Father Tuan Nguyen holds morning mass at Immaculate Conception Church on Wednesday, May 4, 2022 in Everett, Washington. (Olivia Vanni / The Herald)

Father Tuan Nguyen holds morning mass at Immaculate Conception Church on Wednesday, May 4, 2022 in Everett, Washington. (Olivia Vanni / The Herald)

13 Snohomish County parishes face mergers in Seattle Archdiocese plan

Parishes in Everett, Tulalip, Lake Stevens and elsewhere in Snohomish County will combine with their nearest neighbors over three years.

EVERETT — Rev. Jay DeFolco of Holy Cross, in the Lochsloy area between Lake Stevens and Granite Falls, is no stranger to bringing communities together.

Holy Cross was designated as its own Catholic parish in 2004. It had previously been a mission church and a satellite of St. Michael in Snohomish.

DeFolco said his parish has about 1,000 families. Now, St. Michael, Holy Cross and St. Mary of the Valley in Monroe will combine into one parish.

“It’s been coming for a long time,” DeFolco said. “And I feel good about the process. I understand the needs, the shortage of priests is growing and it’s getting more challenging to be able to meet all of the needs of our community.”

It’s part of a plan announced over the weekend to consolidate parishes within the Archdiocese of Seattle.

Starting in July, 13 parishes in Snohomish County will combine into six, a transition that’s expected to take about three years.

On Monday, the Archdiocese of Seattle announced the creation of new “Parish Families,” which is the consolidation of two or more parishes under the leadership of one pastor.

Here’s how some Snohomish County parishes will be combined:

• Our Lady of Hope (Everett) will merge with St. Anne’s (Tulalip);

• St. Mary Magdalen (Everett) with St. John (Mukilteo);

• St. Brendan (Bothell) with St. Teresa of Calcutta (Woodinville);

• Holy Cross (Lake Stevens and Granite Falls) with St. Michael (Snohomish) and St. Mary of the Valley (Monroe);

• St. Elizabeth Ann Seton (Bothell) with St. Pius X (Mountlake Terrace); and

• Holy Rosary (Edmonds) with St. Thomas More (Lynnwood).

“We took into consideration many factors including size, location, language needs, the presence of a school, key ministries and much more,” Archbishop of Seattle Paul Etienne wrote in a letter to parishioners. “We spent hours in deep discussions and prayer while listening to the Holy Spirit and discerning our path for the future.”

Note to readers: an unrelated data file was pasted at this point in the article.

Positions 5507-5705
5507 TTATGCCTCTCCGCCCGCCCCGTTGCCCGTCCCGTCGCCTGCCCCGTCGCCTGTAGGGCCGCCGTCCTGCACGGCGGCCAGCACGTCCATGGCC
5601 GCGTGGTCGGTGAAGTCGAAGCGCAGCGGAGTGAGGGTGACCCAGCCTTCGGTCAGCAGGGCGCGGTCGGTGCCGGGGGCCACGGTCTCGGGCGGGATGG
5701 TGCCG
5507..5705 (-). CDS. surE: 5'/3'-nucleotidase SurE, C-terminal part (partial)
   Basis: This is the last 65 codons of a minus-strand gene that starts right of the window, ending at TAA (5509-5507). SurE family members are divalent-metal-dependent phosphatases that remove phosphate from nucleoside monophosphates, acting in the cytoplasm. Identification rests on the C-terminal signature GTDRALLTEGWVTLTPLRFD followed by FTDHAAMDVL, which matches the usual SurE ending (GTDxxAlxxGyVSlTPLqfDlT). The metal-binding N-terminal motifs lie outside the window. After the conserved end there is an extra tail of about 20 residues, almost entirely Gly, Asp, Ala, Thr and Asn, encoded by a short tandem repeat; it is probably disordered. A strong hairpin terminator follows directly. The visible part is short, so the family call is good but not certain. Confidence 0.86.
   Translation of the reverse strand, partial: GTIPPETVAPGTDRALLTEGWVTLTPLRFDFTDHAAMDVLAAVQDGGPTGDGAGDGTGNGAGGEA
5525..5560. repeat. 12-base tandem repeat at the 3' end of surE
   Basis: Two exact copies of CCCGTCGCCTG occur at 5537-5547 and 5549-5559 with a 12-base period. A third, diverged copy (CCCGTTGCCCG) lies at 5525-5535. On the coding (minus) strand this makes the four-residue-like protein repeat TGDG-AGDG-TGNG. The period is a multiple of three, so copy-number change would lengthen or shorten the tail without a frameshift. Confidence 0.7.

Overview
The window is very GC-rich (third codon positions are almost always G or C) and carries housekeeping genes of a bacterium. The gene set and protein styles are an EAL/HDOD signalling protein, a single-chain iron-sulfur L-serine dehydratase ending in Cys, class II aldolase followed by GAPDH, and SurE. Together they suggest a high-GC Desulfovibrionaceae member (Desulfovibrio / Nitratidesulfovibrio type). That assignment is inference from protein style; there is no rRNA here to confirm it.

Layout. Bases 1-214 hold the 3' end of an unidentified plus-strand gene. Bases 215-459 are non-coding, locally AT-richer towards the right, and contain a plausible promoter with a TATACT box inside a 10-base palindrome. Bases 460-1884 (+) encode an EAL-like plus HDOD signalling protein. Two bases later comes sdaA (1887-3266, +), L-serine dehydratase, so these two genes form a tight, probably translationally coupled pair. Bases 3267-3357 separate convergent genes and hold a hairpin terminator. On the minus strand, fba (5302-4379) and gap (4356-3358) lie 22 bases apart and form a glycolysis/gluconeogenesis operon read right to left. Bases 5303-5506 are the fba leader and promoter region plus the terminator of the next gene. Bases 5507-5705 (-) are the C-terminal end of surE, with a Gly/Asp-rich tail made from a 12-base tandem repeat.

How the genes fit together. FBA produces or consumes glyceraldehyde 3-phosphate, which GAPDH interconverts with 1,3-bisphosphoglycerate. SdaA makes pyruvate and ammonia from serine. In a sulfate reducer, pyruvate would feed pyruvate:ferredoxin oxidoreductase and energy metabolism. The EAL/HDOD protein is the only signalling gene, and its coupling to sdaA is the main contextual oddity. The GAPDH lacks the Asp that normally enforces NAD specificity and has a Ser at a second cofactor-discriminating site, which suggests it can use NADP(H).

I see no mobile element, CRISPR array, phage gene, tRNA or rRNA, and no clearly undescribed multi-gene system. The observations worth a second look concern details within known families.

The list of parish families came after a year of consultation with parishioners, priests, deacons, school staff, the archdiocese’s Presbyteral Council and an oversight council, the archdiocese said in a press release.

“Parish families were developed based on parishes’ size, geography, cultural and ethnic makeup, financial health, school presence and other considerations,” the press release said.

There are no immediate plans to close any of the churches, DeFolco said. Each church currently has its own clergy.

“I don’t really expect any of our churches to be closing in our region and I’m actually excited about the possibility of sharing resources,” DeFolco said. “You know, where individual parishes may not have the resources, but combined parishes would have the greater resources to do more.”

One example? Perhaps pooling resources for the St. Michael K-8 Catholic School in Snohomish.

“It’s a school that is growing and bursting at the seams and needs expansion of more rooms, more classrooms,” DeFolco said. “There’s a master plan, but it’s challenging to do everything in one parish. But maybe we have three churches working together, maybe we can expand this school and make it a true regional school. I see the possibilities here.”

Churches in Everett are no stranger to mergers, either. In 2022, Our Lady of Perpetual Help merged with Immaculate Conception to create Our Lady of Hope.

The Archdiocese of Seattle oversees parishes between Canada and Oregon to the Cascades to the Pacific Ocean. The mergers and consolidations of parishes are part of the Archdiocese’s evaluation of its resources and needs as mass attendance dropped 15.5% between 1999 and 2018.

Western Washington’s population grew 28.4% over that time, while Catholic marriages declined almost 46% and infant baptisms by 21.5%.

“My hope,” Etienne wrote in the letter, “is that parish families will benefit from the shared gifts of people, time, finances, talents and more.”

Jordan Hansen: 425-339-3046; jordan.hansen@heraldnet.com; Twitter: @jordyhansen.

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